Family • Simaroubaceae - Quassia indica Gaertn. - BITTER WOOD

Scientific names

Manungala pendula Gaertn
Niota tetrapetala  Poir.
Quassia indica (Gaertn.) Noot.
Samadera indica Gaertn.
Samadera tetrapetala Poir.
Samadera indica Gaertn.

Other vernacular names

FRENCH: Quassia de l’Inde, Quassia de Madagascar.
INDONESIAN: Gatep pait, Sahangi, Iani.
MALAGASY: Bemafaitry.
MALAYALAM: Karingota, Karinjotta (S. indica).
MALAYSIAN: Kayu pahit, Kelapahit, Manuggal.
SANSKRIT: .ucchakaranja
SPANISH: Simaruba de Madagascar.
VIETNAMESE: S[aa]m d[eef], Th[awf]n l[awf]n [aas]n.

Common names

Daraput (Bis.)
Linatog-anat (Bis.)
Linton-gamai (Bis.)
Mabingdato (Bis.)
Malunggal (Tag.)
Mongal (Tag.)
Palagarium (Bis.)
Palagium (Bis.)
Palo santo (Span.)
Ponoan (Bis.)
Bitter wood (Engl.)
Madagascar quassia (Engl.)
Niepa bark tree (Engl.)


Manunggal is a tree, smooth and growing to 10 meters high. Bark is pale and transversely cracked. Wood is light yellow and soft. Leaves are simple, elliptic-oblong, about 20 centimeters wide. Flowers are numerous, bisexual, 4-parted, pinkish yellow, on dense and pedunculated short-stalked umbels. Fruit is oval, about 6 centimeters long and 2.5 centimeters wide consisting of one carpet, flattened and keeled.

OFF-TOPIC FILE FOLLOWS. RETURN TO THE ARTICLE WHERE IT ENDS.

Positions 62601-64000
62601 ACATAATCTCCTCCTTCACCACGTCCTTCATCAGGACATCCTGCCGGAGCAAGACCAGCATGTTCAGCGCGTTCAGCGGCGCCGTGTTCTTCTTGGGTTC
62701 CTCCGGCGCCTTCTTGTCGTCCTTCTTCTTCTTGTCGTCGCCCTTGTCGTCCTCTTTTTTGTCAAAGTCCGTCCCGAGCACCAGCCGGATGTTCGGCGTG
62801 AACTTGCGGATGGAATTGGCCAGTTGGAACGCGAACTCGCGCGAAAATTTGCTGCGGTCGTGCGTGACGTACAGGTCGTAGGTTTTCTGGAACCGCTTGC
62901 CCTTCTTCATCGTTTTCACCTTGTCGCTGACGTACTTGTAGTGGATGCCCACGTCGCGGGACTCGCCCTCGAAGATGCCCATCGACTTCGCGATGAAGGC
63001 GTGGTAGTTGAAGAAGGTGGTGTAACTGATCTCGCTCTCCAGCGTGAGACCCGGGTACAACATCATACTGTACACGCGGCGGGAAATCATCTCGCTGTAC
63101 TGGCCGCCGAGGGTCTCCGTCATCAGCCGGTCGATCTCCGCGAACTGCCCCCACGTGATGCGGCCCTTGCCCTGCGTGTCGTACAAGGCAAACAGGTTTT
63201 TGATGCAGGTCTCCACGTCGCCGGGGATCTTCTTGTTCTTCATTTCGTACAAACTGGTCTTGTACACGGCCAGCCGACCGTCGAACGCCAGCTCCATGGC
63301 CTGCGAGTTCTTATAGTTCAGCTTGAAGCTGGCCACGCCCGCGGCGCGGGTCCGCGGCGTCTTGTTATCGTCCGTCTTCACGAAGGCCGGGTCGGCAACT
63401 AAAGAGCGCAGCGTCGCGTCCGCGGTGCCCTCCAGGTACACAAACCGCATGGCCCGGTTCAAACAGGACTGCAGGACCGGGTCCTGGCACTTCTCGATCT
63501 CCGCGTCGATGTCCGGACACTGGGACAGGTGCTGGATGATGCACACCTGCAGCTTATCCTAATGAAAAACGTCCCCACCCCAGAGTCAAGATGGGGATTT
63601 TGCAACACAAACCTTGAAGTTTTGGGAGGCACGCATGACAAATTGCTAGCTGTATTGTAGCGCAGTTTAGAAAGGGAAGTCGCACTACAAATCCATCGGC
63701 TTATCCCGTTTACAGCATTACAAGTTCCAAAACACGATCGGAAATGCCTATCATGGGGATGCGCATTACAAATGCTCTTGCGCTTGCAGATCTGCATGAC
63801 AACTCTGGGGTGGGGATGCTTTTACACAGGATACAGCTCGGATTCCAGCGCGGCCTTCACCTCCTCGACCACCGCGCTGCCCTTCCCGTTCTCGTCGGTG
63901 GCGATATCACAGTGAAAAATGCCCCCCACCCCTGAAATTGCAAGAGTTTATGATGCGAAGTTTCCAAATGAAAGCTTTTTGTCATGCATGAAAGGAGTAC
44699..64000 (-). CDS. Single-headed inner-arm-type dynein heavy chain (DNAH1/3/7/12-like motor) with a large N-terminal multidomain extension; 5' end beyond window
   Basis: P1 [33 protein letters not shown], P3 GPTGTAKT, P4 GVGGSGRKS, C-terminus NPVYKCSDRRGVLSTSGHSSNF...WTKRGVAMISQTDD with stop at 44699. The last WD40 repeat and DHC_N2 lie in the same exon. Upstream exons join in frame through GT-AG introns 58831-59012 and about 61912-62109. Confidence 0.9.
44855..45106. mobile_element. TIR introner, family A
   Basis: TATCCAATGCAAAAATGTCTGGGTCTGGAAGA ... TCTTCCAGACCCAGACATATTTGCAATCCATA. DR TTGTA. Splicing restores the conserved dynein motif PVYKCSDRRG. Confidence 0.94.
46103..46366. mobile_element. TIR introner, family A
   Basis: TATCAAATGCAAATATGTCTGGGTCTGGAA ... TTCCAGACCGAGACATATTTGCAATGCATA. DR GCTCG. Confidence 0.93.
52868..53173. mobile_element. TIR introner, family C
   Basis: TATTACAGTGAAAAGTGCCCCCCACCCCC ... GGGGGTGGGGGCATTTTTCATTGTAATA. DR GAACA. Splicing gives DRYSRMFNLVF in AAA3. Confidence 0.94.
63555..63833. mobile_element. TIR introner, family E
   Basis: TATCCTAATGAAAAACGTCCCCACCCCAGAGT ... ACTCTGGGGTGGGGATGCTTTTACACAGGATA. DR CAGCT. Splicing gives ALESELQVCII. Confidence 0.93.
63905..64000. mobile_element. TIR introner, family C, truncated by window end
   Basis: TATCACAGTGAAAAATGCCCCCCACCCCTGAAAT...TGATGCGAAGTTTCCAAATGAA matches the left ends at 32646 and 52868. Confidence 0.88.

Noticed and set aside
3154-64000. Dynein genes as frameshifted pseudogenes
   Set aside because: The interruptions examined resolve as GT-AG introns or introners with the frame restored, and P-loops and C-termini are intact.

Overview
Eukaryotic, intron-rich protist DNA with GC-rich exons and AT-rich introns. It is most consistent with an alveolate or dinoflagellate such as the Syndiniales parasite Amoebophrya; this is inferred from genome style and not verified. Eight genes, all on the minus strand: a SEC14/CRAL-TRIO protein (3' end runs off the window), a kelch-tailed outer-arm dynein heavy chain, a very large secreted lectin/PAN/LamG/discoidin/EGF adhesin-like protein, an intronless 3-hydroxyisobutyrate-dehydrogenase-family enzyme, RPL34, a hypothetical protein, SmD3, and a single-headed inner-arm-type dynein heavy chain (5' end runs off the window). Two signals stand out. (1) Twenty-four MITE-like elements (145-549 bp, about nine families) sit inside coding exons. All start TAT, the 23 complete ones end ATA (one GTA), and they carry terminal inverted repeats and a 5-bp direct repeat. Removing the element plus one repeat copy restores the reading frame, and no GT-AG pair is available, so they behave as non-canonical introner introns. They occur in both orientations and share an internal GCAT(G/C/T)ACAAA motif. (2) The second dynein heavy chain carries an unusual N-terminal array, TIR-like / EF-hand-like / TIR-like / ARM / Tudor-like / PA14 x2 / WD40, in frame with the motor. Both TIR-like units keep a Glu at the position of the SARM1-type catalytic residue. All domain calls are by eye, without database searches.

Additional Sources and Suggested Readings

(1) Effects of plant extracts on fecundity and fertility of mosquitoes / J Muthukrishnan and E Pushpalatha / Journal of Applied Entomology, Volume 125 Issue 1-2, Pages 31 – 35 / Publ OnLine July 2008 / DOI 10.1111/j.1439-0418.2001.00503.

(2) Sorting Quassia names / Authorised by Prof. Snow Barlow / Maintained by: Michel H. Porcher / MULTILINGUAL MULTISCRIPT PLANT NAME DATABASE / Copyright © 1997 – 2000 The University of Melbourne.

(3) Quassia indica / Vernacular names / GLOinMED

(4) Development and evaluation of antimicrobial herbal formulations containing the methanolic extract of Samadera indica for skin diseases. / Viswanad V, Aleykutty NA, Jayakar B, Zacharia SM, Thomas L. / J Adv Pharm Technol Res. 2012 Apr;3(2):106-11. doi: 10.4103/2231-4040.97285.

International Journal of Pharmaceutical Sciences Review & Resear, Nov/Dec 2011, Vol. 11 No 2, p59

(6) Formulation and evaluation of antiseptic polyherbal ointment / P.H.Rajasree ⃰, Vidya Vishwanad, Merin Cherian, Jincy Eldhose and Ranjith Singh / INTERNATIONAL JOURNAL OF PHARMACY & LIFE SCIENCES, 3(10): Oct., 2012

(7) In vitro anthelmintic activity of Samadera indica / Harindran Jyoti*, Rajalakshmi G.R. / Research Journal of Pharmacy and Technology, 2011, Vol 4, No 10.

(8) Termite Control without Chemicals / HDRA, the organic organisation.